16 September 2009

Boomer Backlash II

Note: I’ve plagiarized myself with this post – but thought the ideas behind the original needed updating.  The backlash predicted is happening now.

imageA pivotal (you’d never forgive me if I used the word watershed) campaign by Kimberly-Clark for their Depend line is getting a lot of press. Culled from a piece by Bob Moos of The Dallas Morning News:

Adult underwear no longer being given the silent treatment
image … The new TV commercials have ordinary boomer men and women engaged in some unscripted banter about the differences between the two sexes, such as whether men or women make better drivers and which sex actually rules the world … The TV spots are carefully crafted to appeal to boomers who, if they don't use Depends themselves, may be caregivers for parents who do …

image The creative is lots of fun. No surprise, since the spots were directed by Academy Award-winning filmmaker Errol Morris (born 1948). A Boomer directing Boomers.  Click one of the images below to watch the spots:

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I guess what upsets me about this campaign is not the campaign itself.  I love it.  I see people around my age – they’re entertaining, loose, funny. I’m wondering what the payoff will be. What a letdown.  

Why couldn’t it have been a car?  Laundry soap?  Baked Beans? Gender-specific razors? Aluminum foil? A smart phone? Anything but some age-related malady.

And there’s this:

Use only as directed
By Joseph P. Kahn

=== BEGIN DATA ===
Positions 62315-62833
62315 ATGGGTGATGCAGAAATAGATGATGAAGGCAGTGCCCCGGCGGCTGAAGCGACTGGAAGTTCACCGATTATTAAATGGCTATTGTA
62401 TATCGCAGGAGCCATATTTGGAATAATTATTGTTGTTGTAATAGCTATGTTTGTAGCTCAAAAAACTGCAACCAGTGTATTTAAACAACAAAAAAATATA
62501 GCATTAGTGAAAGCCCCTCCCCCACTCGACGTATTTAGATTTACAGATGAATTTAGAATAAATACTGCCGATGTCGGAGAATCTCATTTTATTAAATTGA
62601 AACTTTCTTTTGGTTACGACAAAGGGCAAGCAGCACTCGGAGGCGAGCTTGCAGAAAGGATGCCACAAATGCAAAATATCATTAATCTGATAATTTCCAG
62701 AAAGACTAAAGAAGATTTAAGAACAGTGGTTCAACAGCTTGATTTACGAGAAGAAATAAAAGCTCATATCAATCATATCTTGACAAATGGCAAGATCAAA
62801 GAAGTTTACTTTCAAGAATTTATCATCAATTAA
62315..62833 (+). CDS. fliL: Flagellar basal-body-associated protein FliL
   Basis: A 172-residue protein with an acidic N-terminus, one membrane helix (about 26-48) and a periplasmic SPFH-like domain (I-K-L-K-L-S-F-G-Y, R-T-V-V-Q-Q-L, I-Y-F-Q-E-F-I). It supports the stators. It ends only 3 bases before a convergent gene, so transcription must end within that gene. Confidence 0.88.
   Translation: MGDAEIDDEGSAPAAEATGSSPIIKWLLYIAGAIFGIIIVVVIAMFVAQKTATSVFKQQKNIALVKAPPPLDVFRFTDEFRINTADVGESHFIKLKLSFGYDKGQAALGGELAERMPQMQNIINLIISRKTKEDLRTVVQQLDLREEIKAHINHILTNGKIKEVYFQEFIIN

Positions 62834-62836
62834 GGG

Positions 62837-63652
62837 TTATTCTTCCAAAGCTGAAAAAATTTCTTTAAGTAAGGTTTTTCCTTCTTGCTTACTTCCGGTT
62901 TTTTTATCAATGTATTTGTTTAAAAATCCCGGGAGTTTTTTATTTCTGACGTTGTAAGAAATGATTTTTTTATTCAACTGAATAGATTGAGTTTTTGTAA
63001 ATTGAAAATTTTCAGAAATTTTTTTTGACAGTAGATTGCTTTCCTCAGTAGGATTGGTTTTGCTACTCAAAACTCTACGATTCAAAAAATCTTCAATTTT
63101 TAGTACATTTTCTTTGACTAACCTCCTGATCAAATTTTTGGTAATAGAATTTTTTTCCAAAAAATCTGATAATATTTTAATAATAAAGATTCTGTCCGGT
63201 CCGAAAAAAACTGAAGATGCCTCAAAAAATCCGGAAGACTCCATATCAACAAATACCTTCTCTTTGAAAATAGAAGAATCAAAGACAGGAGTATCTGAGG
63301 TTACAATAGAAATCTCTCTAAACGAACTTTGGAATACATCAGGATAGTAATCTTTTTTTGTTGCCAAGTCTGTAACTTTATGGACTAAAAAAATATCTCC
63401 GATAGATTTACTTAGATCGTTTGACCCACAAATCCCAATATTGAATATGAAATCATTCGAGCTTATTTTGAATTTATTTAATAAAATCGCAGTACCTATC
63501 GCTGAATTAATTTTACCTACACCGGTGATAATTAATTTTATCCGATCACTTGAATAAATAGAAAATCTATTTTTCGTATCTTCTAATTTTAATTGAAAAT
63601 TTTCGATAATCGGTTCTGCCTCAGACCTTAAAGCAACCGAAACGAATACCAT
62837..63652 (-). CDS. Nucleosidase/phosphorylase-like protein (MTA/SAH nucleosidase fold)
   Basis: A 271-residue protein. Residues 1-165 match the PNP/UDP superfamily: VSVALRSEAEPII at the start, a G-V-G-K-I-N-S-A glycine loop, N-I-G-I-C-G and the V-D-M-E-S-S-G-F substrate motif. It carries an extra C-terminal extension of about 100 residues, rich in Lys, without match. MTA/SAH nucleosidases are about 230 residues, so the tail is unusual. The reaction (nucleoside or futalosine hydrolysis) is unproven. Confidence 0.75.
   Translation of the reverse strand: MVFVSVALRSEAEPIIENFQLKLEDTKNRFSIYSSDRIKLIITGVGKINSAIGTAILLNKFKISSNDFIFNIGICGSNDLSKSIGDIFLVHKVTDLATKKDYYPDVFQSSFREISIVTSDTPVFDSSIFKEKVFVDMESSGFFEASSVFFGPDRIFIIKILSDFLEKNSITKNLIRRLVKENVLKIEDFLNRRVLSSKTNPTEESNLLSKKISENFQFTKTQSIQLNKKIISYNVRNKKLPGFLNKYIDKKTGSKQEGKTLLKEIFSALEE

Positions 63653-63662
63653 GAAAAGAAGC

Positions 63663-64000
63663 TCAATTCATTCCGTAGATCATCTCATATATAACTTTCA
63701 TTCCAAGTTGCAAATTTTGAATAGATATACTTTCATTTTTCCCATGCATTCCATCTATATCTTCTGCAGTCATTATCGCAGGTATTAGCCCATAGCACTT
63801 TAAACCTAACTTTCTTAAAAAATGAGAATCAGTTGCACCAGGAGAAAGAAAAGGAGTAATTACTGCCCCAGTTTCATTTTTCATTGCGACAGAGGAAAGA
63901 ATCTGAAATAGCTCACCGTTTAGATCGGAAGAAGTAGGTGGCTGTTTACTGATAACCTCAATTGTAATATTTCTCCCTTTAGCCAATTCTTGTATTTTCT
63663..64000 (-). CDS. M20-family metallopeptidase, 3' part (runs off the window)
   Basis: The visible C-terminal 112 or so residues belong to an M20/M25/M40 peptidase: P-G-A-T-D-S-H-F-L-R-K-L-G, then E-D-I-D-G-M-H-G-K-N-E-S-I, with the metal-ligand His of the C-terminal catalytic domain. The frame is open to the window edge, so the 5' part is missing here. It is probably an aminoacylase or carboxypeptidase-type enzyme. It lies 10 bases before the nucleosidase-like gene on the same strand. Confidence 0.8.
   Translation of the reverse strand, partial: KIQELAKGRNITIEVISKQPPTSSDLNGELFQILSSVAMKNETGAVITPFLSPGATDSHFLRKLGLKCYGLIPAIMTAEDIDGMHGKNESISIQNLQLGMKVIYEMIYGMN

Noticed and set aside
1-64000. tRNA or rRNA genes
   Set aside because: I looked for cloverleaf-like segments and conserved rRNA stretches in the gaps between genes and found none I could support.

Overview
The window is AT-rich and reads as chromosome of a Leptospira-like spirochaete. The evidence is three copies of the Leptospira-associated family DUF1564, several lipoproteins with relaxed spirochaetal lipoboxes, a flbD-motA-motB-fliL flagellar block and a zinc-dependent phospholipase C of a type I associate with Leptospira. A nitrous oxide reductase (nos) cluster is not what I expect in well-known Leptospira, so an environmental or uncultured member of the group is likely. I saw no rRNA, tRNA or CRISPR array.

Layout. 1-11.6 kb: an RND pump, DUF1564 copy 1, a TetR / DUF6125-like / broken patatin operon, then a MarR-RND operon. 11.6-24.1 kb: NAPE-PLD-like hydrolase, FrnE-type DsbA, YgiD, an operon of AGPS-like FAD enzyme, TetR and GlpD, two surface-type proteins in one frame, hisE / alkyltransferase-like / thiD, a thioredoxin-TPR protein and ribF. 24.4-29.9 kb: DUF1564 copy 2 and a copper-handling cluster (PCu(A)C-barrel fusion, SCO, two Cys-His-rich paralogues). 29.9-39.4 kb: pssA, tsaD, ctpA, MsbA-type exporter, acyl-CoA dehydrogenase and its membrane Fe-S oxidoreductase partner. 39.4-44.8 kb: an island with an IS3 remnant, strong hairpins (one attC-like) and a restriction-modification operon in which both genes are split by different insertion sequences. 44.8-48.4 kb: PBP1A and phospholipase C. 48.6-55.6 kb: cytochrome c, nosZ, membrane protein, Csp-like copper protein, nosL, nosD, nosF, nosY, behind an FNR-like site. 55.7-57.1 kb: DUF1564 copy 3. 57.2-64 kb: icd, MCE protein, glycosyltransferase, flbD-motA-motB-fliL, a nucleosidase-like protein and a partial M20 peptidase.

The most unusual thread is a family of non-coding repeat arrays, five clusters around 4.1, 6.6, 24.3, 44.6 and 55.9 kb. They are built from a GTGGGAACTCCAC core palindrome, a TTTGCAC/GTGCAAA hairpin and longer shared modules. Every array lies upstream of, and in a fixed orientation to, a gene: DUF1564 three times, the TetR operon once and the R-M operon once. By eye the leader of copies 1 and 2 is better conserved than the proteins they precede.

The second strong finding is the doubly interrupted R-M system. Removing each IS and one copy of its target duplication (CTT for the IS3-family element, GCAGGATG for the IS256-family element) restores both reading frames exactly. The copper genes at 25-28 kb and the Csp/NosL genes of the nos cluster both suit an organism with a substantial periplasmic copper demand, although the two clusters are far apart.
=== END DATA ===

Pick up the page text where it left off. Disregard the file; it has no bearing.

image Take one night last week, chosen at random, when NBC Nightly News aired 17 commercials during its 30-minute broadcast.

Of those 17 spots, 12 were for (in order): Zyrtec, an over-the-counter allergy medication; Citrucel Fiber Supplement With Calcium; Advil PM, a combination pain reliever and sleep aid; Transitions prescription eyeglass lenses ("healthy sight in every light"); Spiriva HandiHaler, for use by COPD (chronic obstructive pulmonary disease) sufferers; the cholesterol-lowering properties of Cheerios; Bayer aspirin and its heart-attack prevention benefits; Omnaris nasal spray, a prescription allergy medication; Just For Men hair coloring (let's help graying old Dad get a date!); Boniva, which helps reverse bone loss in postmenopausal women, most notably actress Sally Field; ThermaCare heat wraps, for relief of muscle and joint pain; and Pepcid Complete, a heartburn and acid reflux remedy.

The Backlash: If every time someone over fifty sees a commercial targeting them and it’s always for an age-related product or service, pretty soon their eyes will glaze over, they’ll get itchy and grumpy.

The Real Issue: Marketing and advertising folks grasping the fact that Boomers will be buying billions (trillions?) of dollars worth of non-age related products for the next twenty-odd years. If you target this group for toothpaste, computers, clothes, food, nail polish, sporting equipment, toenail clippers - anything at all (almost), and you do it with respect and finesse, they will appreciate and consider your product.   

And looking at the big picture:  Let’s hope that ad agencies will see these spots and realize they’re missing out not hiring people over fifty to create campaigns for just about any product or service.

A quote from my book (1st Edition published in 2005):

advbbcover It’s going to be up to companies to be proactive when dealing with advertising agencies. Quality control of your product doesn’t stop at the entrances of Madison Avenue’s finest, or at the doors of small local or regional advertising agencies. If companies put pressure on agencies, and demand 45-plus creatives for products aimed at the 45-plus market, then they will find out that Baby Boomers are still “the single most vibrant and exciting consumer group in the world.”

Boomer Backlash I

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